A charming little English cottage tucked amid the jagged peaks of Kanchenjunga offers a slice of life from a time gone by
There’s a certain charm that you can’t explain; you can’t escape. Perched on a hillock above the banks of the River Rungeet, high in the Himalayas, the Glenburn Tea Estate has an air of nostalgia around it. Only if one could tell whether it owes this to its location or the legacy it comes with.
Founded by a Scottish tea company in 1859, it was later passed on to the hands of the ancestors of the current owners. In 2002, the Burra Bungalow was lovingly restored by one of our favourite design connoisseurs, Brownyn Latif. She started off by taking away layers and layers of paint and plywood that covered the beauty of the house. Antique furniture was sourced for all rooms, along with some old Burma teak for the flooring. Restored old cast iron window frames with arched skylights shape the nine feet high windows in each room. The small balconies outside each of these large windows are perfect for enjoying the views of the Kanchenjunga. It’s quite like how we would want our holiday homes to be, in the style of a colonial planters' bungalow with 1000 acres of private forest, and two rivers running through the estate. Oh, the dream.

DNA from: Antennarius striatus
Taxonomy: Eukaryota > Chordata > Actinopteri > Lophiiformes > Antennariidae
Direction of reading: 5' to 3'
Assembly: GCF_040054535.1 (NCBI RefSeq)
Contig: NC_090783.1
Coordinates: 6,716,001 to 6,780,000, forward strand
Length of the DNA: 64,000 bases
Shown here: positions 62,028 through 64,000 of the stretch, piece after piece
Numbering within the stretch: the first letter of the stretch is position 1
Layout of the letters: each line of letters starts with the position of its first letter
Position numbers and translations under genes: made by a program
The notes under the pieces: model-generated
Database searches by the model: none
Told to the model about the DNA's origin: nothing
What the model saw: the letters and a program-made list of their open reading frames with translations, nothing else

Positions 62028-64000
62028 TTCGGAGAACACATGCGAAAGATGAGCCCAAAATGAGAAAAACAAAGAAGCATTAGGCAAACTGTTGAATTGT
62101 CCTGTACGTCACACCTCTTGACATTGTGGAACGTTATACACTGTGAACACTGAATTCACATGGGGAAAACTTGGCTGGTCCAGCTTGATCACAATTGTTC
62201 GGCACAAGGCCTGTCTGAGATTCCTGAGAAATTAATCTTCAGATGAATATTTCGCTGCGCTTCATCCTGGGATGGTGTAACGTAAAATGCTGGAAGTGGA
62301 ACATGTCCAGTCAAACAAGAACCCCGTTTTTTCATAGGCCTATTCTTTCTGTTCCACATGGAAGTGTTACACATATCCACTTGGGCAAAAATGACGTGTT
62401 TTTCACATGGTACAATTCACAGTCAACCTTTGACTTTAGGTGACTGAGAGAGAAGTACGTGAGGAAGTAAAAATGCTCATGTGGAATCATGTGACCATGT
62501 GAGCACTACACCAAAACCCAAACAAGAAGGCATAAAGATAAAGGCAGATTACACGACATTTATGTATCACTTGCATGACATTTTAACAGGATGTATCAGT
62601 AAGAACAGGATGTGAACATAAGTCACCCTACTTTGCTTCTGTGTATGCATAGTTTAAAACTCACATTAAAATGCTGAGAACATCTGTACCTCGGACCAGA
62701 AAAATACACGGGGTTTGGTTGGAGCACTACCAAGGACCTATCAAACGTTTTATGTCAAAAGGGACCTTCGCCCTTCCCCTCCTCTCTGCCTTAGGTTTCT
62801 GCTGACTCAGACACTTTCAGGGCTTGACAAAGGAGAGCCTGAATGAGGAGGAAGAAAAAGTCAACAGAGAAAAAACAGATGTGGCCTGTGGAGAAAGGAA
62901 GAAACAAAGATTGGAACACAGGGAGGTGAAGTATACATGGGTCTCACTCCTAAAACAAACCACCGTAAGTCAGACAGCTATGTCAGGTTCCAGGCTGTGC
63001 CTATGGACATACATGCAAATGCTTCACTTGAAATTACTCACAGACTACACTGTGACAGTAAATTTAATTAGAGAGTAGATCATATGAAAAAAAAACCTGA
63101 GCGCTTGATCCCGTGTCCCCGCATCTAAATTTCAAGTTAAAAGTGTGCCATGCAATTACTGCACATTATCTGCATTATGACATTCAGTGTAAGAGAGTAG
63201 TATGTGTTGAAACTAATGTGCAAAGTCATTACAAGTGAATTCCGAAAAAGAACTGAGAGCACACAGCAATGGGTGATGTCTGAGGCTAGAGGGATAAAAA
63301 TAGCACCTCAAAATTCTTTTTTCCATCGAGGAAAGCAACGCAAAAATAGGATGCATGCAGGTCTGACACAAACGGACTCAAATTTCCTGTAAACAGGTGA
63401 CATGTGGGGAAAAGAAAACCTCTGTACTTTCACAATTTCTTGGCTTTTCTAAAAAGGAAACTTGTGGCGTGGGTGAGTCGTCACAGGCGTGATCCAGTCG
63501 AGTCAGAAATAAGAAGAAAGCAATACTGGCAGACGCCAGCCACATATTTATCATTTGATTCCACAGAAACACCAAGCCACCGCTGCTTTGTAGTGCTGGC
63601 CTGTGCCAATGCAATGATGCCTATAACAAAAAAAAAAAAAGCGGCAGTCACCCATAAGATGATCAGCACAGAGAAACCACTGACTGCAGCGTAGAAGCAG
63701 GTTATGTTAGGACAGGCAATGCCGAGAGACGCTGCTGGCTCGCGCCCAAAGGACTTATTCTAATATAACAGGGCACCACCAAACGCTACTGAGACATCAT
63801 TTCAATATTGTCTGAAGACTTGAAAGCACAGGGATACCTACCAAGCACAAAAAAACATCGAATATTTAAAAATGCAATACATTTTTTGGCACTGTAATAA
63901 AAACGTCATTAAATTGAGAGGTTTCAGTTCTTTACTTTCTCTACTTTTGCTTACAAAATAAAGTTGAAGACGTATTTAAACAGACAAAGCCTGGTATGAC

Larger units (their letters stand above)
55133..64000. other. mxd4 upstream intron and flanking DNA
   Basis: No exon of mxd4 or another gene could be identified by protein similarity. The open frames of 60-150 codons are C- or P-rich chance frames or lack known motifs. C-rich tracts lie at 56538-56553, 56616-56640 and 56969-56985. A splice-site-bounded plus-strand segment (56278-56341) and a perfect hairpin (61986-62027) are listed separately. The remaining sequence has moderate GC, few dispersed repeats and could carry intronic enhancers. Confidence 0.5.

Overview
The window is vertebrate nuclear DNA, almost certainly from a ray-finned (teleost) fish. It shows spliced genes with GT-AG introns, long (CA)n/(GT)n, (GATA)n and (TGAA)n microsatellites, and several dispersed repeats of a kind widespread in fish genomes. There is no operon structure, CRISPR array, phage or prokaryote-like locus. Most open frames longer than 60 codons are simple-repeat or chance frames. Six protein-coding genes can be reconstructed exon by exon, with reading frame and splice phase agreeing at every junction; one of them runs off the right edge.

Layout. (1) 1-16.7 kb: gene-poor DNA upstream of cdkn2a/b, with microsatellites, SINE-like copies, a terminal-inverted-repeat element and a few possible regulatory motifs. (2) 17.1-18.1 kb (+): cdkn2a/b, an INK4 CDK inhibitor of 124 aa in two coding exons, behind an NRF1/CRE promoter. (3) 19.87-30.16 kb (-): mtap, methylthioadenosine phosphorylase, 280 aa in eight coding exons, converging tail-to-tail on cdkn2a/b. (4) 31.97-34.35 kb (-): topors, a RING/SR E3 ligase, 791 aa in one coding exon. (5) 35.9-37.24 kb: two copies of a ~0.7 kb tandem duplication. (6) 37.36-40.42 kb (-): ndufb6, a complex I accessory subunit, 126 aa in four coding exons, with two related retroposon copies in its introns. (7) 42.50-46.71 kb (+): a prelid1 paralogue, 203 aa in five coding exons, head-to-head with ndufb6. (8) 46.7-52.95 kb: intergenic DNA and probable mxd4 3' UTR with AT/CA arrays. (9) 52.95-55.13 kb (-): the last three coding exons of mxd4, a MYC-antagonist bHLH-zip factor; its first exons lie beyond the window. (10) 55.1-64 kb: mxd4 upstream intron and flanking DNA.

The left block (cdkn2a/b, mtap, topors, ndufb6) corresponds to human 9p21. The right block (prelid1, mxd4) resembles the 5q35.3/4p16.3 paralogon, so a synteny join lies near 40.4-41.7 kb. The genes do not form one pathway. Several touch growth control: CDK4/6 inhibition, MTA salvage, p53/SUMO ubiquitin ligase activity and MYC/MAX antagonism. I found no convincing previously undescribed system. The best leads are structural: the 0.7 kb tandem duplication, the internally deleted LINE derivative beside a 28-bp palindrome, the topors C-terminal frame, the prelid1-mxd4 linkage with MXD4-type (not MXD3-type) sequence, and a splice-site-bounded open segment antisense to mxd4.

Each of the rooms is named after an element of the mountains, whether it's the Rose Suite, Planter’s Suite, Kanchenjunga suite or the Simbong Butterfly room. Dark mahogany furniture, lots of light floral upholstery that borrow from the blooms outside paired with fresh handpicked flowers from the valley in delicate ceramic vases, panelled walls in pale hues; it’s as English as they come. We love the easy modern updates that the cane and rattan chairs get with striped cushions. It’s such a simple idea to create a cosy, inviting nook.
This could just as well be the 1800s. Think Chippendale furniture, sumptuous fabrics, nature-inspired motifs, and a generous sprinkling of pleasantries. What’s not to love?